Soulspazm Records is displaying all the traits of an upstart label to watch. Previous releases from their roster include Grand Agent’s Fish Outta Water Remixes, Fel Sweetenberg’s Lost Dreams, Wasted Talent, Supastition’s The Deadline and now Hurry Up & Wait from Hezekiah.
Delaware-raised and now Philly-based, Hezekiah is a hip-hop renaissance man. He sings, writes, produces, MCs and is also the prime mover behind the hip-hop producer showcase & club night, Beat Society. As a young ‘un he was immersed in both gospel and funk, and both these influences are exhibited on Hurry Up & Wait in vocal and instrumental stylings. Hezekiah’s sound is soul-drenched, funk-fuelled, and generally fresh-sounding. He invokes a seductive but futuristic funk influence that reminds me of Sa Ra, while his crispy and satisfying beats are reminiscent of classic Dilla, as exemplified on Slum Village’s Fantastic Vol. 2.
Although Hezekiah is more than capable of holding his own, a handful of quality guest spots enhance the proceedings. Among them, Grand Agent shows up on “Live & Direct” and Bahamadia makes an always-welcome cameo on “Gypsy Slang.”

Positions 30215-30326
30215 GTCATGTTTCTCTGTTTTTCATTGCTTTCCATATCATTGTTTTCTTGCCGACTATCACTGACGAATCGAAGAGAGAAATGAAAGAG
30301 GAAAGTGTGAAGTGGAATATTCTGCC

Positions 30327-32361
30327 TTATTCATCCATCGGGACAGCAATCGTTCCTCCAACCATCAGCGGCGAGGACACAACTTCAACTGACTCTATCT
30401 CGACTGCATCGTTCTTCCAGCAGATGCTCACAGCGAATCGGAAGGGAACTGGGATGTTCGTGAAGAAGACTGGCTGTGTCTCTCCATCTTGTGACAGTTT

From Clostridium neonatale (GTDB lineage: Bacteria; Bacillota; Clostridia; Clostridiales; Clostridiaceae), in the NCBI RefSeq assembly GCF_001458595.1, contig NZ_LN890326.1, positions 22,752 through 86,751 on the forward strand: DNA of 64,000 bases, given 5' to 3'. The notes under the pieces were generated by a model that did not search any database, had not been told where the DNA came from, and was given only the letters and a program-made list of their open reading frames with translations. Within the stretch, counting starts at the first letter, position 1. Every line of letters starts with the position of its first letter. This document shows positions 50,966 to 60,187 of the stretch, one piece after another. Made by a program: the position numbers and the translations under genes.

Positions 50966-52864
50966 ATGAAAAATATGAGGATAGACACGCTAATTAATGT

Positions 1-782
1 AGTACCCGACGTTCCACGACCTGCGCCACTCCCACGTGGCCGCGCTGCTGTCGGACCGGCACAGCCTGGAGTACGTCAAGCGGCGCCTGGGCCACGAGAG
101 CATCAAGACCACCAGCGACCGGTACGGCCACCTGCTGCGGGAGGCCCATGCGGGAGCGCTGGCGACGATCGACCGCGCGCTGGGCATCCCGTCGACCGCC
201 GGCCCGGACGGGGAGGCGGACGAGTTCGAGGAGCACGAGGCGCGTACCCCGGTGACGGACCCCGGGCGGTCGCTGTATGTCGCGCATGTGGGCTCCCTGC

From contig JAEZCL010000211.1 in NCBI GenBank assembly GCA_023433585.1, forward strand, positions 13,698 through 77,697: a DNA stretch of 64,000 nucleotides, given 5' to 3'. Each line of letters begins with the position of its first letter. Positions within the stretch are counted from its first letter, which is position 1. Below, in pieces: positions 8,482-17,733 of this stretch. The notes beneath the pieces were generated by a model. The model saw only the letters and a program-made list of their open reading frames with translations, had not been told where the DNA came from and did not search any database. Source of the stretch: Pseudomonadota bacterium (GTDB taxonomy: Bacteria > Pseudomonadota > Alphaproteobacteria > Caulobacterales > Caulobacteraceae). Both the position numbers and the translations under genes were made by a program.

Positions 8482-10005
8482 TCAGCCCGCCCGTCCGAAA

Lyrically, the subject matter varies from motivational tales of overcoming everyday struggles (“Put Your Toys Away”), to the perils of dating (“Psycho Chick” containing the classic line “took 2 months to get with her, took 4 months to get rid of her”), a rousing call for political change (“Gasoline”), as well as something for the ladies (“Conscious Porn”). Hezekiah is a charismatic storyteller for the most part, which helps when trying to gloss over his sometimes puerile although not totally offensive references to women.
His beats are stylized and distinctive but varied and though he produces almost the entire album, with a couple of exceptions including Illmind’s notable contribution on “Children Don’t Play”, the overall sound remains vital and fresh throughout. Thick basslines underpin solid beats and each track is laced with a variety of sonic trappings whether it’s a wash of warm keys, subtle horns, rousing strings or DJ Statik’s scratches. Musically, it’s one of the more satisfying hip-hop albums out at the moment, with a lot of details in the production that make for richer than usual soundscapes, prolonging the stay of this cd in your changer.
Hurry Up & Wait has a vibrant, hungry quality that seems in keeping with the idea behind the title (a testament to the “woes of the independent artist” according to the Soulspazm site). The breadth of musical ideas contained within gives the impression that Hezekiah’s been bubbling with all these thoughts for some time and has finally found the outlet to manifest them. This album definitely whets the appetite for more from Hezekiah and the Soulspazm camp.
Soulspazm Records
Listen to the album sampler mix